Later that season Geelong coach Mark Thompson lamented a jumper clash between his side and Collingwood, also calling for change. And yet as recently as the 2019 finals there was trouble again when the clubs met, with then Pies president Eddie McGuire alleging that the Cats reneged on a deal to always wear white shorts against Collingwood no matter who was notionally the home side.

Richmond had joined the party late in the 2000s, adding yellow side panels to their traditional jumper in a bid to avoid clashes against a handful of clubs. But when pitted against Port Adelaide in an elimination final in 2014, it was the higher-ranked Power asked to wear a clash uniform because according to the AFL, the Tigers’ jumper wasn’t sufficiently different to Port’s home one. A compromise was ultimately reached, with the Power wearing their prison bar jumper from the SANFL in a crushing Adelaide Oval win.

THE GRANDEST TEST

After that kerfuffle, the Tigers stepped it up a notch, changing to an almost all-yellow clash jumper, the inverse of their traditional one.

“We were comfortable with it. It wasn’t without precedent throughout the world in global sport,” Tigers chief executive Brendon Gale recalled during the week.

But a key tension point was reached three years later when the Tigers qualified for their first grand final in 35 years, but as the second-ranked side, below Adelaide, meaning Richmond were asked to wear their clash uniform.

“And we thought ’gee, is the Richmond traditional jumper and the Adelaide traditional jumper, are they that similar? What science do you use? What criteria do you use?” said Gale.

“We decided you’ve got to pick your fights, this is not one worth having. We just decided to embrace it, and we did. And I’m glad we did, because that jumper is part of history and in terms of merchandise sales after the event – clearly it was a lot to do with breaking the premiership drought – it sold very well.

“And the justification for the AFL and the grand final is it’s the biggest event of the year, it’s the biggest TV event, not just domestically but huge interest globally, and we want to do everything that we can to make it as easy as we can for viewers to differentiate between the teams.”

If that Richmond jumper carries with it a halo, the opposite can also tend to occur. Just ask Trigg, reflecting on his time at the Blues.

“With the best of intentions we put the team out in a grey outfit as the away or clash strip,” Trigg said.

“It wasn’t received well, but I honestly believe that if we were winning games in that strip, it would have been a beauty. But because we were battling at the time, I think by association the grey one got shot down very quickly.”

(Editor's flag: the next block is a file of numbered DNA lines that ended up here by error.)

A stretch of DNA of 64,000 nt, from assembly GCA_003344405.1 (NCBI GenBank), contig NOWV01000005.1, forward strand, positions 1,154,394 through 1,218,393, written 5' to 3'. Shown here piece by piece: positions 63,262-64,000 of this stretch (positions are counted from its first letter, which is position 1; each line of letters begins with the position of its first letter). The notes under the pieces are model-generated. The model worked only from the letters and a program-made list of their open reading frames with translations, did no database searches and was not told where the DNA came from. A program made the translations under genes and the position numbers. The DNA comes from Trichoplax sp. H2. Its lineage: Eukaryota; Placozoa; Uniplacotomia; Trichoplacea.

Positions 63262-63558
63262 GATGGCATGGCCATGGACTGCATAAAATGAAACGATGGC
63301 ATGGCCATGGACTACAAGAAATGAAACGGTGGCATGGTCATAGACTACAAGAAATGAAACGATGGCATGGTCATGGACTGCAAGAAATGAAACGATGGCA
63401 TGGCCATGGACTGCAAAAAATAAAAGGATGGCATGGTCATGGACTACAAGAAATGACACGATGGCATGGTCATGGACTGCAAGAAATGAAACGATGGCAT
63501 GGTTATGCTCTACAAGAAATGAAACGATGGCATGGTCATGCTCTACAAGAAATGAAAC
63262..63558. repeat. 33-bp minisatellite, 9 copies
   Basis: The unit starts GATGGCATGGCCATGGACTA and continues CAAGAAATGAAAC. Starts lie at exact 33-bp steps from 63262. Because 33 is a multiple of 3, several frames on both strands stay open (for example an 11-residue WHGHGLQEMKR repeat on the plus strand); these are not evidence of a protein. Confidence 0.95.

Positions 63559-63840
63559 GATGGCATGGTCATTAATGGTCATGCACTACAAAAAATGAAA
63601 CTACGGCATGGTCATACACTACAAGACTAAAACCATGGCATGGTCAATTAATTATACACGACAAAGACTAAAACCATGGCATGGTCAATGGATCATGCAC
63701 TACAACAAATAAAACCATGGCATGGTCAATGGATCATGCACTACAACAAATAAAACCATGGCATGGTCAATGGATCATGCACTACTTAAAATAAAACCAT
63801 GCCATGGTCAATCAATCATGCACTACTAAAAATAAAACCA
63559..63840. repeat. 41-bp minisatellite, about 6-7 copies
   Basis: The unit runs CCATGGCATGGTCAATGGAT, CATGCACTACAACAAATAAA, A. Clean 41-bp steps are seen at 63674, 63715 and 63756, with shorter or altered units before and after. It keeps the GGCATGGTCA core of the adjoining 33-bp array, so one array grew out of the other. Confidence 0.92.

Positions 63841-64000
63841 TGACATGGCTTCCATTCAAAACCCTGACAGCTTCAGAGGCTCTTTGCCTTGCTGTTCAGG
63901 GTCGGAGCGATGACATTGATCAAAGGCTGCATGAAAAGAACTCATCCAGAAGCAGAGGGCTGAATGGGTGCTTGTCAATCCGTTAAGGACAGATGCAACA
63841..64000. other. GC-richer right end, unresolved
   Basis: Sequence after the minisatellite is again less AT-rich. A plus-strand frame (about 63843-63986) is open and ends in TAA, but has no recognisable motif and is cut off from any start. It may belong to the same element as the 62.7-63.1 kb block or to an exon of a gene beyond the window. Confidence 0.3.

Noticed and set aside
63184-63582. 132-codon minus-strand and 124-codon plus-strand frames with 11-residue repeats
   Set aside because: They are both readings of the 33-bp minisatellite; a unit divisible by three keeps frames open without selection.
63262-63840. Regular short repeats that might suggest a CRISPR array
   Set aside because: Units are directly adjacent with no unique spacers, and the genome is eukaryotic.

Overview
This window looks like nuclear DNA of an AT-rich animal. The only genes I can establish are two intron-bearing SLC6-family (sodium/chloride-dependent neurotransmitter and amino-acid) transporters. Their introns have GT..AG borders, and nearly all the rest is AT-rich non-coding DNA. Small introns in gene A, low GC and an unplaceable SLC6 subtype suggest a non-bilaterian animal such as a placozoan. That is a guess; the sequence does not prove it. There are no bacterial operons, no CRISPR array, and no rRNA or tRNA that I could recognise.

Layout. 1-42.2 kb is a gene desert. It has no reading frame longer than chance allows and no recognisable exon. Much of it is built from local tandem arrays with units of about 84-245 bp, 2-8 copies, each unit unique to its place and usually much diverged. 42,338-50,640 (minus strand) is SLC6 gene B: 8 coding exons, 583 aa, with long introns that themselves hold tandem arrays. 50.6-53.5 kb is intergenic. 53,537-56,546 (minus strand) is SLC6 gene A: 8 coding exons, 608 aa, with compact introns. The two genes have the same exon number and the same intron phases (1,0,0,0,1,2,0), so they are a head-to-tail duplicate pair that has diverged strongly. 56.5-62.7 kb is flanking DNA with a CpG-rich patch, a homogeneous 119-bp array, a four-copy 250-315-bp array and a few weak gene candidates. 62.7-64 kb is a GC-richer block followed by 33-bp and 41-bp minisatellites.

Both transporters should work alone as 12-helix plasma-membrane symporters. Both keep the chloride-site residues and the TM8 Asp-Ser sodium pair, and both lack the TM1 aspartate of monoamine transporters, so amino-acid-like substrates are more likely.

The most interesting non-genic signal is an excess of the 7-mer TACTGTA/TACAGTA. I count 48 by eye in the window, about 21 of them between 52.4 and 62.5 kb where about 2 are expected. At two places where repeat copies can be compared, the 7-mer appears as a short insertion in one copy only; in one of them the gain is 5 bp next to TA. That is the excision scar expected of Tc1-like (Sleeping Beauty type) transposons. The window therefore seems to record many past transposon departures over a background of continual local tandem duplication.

RULES FOR SOME?

Even now there is confusion as to what does and does not constitute a clash. When Essendon hosted Carlton last weekend, the Blues, as the away team, still wore their predominantly navy home jumper, with white shorts deemed to be enough of a difference between them and the Dons for the AFL. But when Fremantle play away against the Bombers, they wear their largely white away jumper over their purple home jumper. Collingwood have barely deviated from black and white stripes in a home and away game, these days willing only to allow a predominantly white back for their clash uniform.

“I don’t really know whether it’s consistently applied or not. I don’t really care. I’ve got more important things to worry about,” said Gale.

“We know when we wear it, prior to each year, the games are designated as clash jumper games. I guess what’s unclear is the basis on which they make that assessment. Is there an empirical basis or is there just a secret herbs and spices? I don’t see a clash when Richmond plays Adelaide, but the AFL does, and that’s the part that’s probably less understood. At the end of the day, we just get on with it.”

Trigg, no longer working in the league, agreed that it was sometimes hard to figure out the league’s policy.

“In the old days as it were, black shorts and white shorts was the distinction. These days it doesn’t seem to be enough. And I think it’s probably fair. As much distinction as you can get, I don’t think anybody argues with that. Sometimes you can raise your eyebrows as to what gets through and what doesn’t,” he said.

Port Adelaide premiership captain Warren Tredrea, these days a newsreader with Nine and radio broadcaster with FiveAA, said the AFL had missed a commercial opportunity to help bolster the club’s coffers by not allowing Port to wear the prison bars jumper.

Moreover he was irked by what he perceived as favouritism towards bigger clubs like Collingwood, for whom Tredrea’s father Gary played.

“I still think both teams should have a home and away that are totally different,” Tredrea said.

“They need to make rules across the board. The AFL need to take some control of the situation.

“I think there are absolutely double standards.

“You’ve only got to go back to Anzac Day. Two wonderful guernseys created in isolation, but they almost look the same!

“Gill McLachlan said he was the CEO for the fans when he first came in, and this is a situation where they just won’t rule.”

The AFL declined to comment for this story.

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Hawthorn Hawks vs West Coast Eagles Tips, Odds and Teams – AFL 2021


MCG will play host to Sunday”s
Round 8 AFL game between Hawthorn Hawks and
West Coast Eagles. The game kicks off at 1:10 pm with West Coast Eagles heading into the game as favourites with the bookmakers. Continue reading for our in-depth preview of the Hawthorn Hawks vs.
West Coast Eagles
game and give you our free tips and bets.

When: Sunday May 9, 2021 at 1:10 pm

Where: MCG

Bet 💰: Bet On This Match HERE

Hawthorn Hawks vs West Coast Eagles Odds

Hawthorn Hawks vs West Coast Eagles Preview

Where do we start on this game? Hawthorn are a sub-par team at the moment but West Coast are no good outside of Perth.

Even with the Eagles injuries at the moment they should be too good for Hawthorn but at their current quote I’m happy to stay out of this one.

I’d be looking at the total match points market later this week, I can’t see Hawthorn allowing the Eagles to kick a big score here so play the unders maybe.



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Jordan De Goey boots six to lead Magpies to breakthrough win